An esthetic sense set free by Matisse

Review Art

November 12, 2006|By Bernard Cooper | Bernard Cooper,Los Angeles Times

Blue Arabesque: A Search for the Sublime

Patricia Hampl

Harcourt / 216 pages / $22

In 1972, while rushing through the Art Institute of Chicago to meet a friend in the cafeteria, Patricia Hampl was stopped in her tracks by Henri Matisse's Femme et poissons rouges (or, as it's known in English, Woman Before an Aquarium). Until then, the young literature student considered herself singularly unqualified to make or even look at paintings. Her early attempts at drawing were so abysmal that her elementary school nuns gave her lettering assignments during art period. She'd never taken an art history class. Unable to "lure images from eye to hand to paper," she'd grown up thinking that her skills and sensitivities were exclusively verbal, the world of visual art beyond her grasp.

Woman Before an Aquarium is a comparatively murky painting - especially for an artist distinguished by his use of buoyant shapes and sherbet-sweet colors - yet "the entire wordless logic of Matisse's deftly composed rectangle" exerted enough radiance to instantly wrest Hampl's attention, and it has served as one of her esthetic touchstones ever since. "[F]or once," she writes, "I wasn't thinking in words; I was hammered by the image. I couldn't explain what the picture expressed, what I intuited from it. But that it spoke, I had no doubt."

Hampl's new book, Blue Arabesque: A Search for the Sublime, is not only an anecdotal history of this painting and its famous maker; it is also the history of one woman's relationship to the act of seeing. In fact, a woman seeing is the subject of the painting. With her bobbed hair and wide, fish-shaped eyes, she leans across a table and rests her head on folded arms, staring into a bowl of goldfish whose scales refract light onto her slightly pensive face. Blue under-painting gives the whole scene a subaquatic cast; the woman is as deep in thought as the fish are in water. Beside her on the table is a blank writing tablet.

What Hampl saw was a homage to concentration in the form of this modern woman, who "looks, unblinking, at the impersonal floating world. Detached, private, her integrity steeped not in declarative authority but in an ancient lyric relation to the world. ... Who she was and what she regarded existed in the same transcendent realm." Here, Hampl had found a metaphor for her future, as over the ensuing decades she became a writer with precisely this same kind of integrity. Among her six books are Virgin Time: In Search of the Contemplative Life, about her visits to Catholic pilgrimage sites, and the essay collection I Could Tell You Stories: Sojourns in the Land of Memory, which contains a revelatory piece on the craft of memoir, "Memory and Imagination." Now, in Blue Arabesque, she has the distinctly memoiristic privilege of returning to a pivotal moment in time, slowing it down and mining it for hidden veins of meaning.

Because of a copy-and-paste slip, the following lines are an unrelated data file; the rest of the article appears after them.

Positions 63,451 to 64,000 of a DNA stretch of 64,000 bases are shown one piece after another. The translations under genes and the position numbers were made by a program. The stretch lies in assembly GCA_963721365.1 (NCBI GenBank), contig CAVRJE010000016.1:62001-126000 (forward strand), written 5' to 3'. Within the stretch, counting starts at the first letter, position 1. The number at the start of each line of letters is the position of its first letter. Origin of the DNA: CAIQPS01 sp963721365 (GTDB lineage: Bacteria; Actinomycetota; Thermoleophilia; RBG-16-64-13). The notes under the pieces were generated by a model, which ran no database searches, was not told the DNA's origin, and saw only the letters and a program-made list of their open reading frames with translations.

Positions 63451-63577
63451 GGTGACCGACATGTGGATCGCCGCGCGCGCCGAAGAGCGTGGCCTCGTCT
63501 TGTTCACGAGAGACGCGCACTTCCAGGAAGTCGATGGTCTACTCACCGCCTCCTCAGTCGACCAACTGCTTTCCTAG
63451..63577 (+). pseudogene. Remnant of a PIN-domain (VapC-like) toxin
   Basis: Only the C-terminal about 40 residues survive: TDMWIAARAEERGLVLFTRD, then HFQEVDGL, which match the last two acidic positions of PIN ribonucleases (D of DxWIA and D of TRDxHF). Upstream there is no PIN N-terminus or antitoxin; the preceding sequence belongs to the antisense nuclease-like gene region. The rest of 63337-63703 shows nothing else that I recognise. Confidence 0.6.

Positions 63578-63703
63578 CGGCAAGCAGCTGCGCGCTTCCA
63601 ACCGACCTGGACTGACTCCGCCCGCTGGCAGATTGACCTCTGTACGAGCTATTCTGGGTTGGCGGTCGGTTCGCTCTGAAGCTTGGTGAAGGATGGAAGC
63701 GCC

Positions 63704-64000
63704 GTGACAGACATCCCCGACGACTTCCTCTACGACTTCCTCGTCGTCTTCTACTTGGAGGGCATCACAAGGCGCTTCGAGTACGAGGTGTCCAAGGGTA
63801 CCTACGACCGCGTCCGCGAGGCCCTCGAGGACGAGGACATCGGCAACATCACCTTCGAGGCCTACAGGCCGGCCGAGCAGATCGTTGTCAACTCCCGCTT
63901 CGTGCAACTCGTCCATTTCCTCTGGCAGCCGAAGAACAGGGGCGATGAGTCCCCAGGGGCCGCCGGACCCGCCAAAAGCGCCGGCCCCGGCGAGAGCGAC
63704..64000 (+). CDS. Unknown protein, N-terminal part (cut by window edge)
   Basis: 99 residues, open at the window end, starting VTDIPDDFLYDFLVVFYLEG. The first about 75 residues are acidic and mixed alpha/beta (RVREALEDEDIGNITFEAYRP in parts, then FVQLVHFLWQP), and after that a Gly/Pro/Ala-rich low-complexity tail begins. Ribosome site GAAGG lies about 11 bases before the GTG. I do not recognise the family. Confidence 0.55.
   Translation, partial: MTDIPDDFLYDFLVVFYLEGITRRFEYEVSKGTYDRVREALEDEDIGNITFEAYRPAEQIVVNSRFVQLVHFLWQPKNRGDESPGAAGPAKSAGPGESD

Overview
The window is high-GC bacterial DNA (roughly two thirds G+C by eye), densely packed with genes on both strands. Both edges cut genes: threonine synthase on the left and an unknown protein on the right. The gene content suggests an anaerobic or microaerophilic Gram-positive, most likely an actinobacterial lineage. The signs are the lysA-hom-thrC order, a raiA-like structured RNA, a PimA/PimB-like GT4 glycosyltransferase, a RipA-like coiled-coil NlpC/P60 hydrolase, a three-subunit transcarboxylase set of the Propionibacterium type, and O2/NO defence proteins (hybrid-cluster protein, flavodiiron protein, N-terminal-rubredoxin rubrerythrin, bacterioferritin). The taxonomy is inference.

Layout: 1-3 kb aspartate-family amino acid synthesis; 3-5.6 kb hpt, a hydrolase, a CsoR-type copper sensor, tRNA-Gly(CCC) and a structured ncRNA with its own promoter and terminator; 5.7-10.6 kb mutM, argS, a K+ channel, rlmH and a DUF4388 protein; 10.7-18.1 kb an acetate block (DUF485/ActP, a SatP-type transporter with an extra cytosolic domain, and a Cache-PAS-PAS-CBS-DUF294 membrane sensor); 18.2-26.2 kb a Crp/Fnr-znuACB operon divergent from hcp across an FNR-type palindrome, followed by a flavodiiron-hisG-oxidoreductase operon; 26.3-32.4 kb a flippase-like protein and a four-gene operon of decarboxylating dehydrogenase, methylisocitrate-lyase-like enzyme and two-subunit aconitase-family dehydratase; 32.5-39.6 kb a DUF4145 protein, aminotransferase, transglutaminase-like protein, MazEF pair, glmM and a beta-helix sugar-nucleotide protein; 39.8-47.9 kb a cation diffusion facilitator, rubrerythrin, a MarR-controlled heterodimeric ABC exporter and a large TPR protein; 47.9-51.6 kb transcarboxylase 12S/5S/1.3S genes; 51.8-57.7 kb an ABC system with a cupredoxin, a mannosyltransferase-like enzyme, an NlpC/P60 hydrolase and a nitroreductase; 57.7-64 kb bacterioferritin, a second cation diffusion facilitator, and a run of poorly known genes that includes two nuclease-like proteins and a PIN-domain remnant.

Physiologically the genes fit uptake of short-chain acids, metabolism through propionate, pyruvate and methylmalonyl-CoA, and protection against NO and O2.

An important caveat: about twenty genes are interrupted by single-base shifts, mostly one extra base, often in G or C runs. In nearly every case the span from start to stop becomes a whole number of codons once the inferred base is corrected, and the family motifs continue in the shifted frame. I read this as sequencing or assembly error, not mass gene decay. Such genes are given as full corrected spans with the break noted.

Among the many repercussions of Hampl's encounter with Matisse is her eventual realization that memoirists, like painters, work largely through associative images rather than structured narrative, and this perfectly describes the digressive nature of her book. For Hampl, the word "essay" is a verb, meaning to investigate, to attempt. If you're expecting a tidy art-history lesson, look elsewhere. What's most inspired about Blue Arabesque is that its form echoes, with apparent effortlessness, the "impersonal floating world" of Matisse's painting, and in reading it, one sees the intricate, omnidirectional workings of the writer's mind. Her ruminations are always selective, streamlined for the sake of greater immediacy, and this authorial control makes them seem all the more spontaneous.

Hampl uses each of the painting's compositional elements as a springboard for exploration, weaving together autobiography and art history. She traces the decorative screen that dominates the painting's background to its origins in Morocco, where Matisse, like many painters before him, went to find what Eugene Delacroix unapologetically called the "picturesque" and the "sublime" in exotic subject matter. Matisse brought the screen back across the Mediterranean to his studio in France, setting it in the sumptuous tableaux he constructed for his models to create a domesticated version of the Turkish seraglio, where screens served as a visual barrier that offered the sultan's concubines a corner of tantalizing privacy in which to dress and undress, to reveal and hide themselves.

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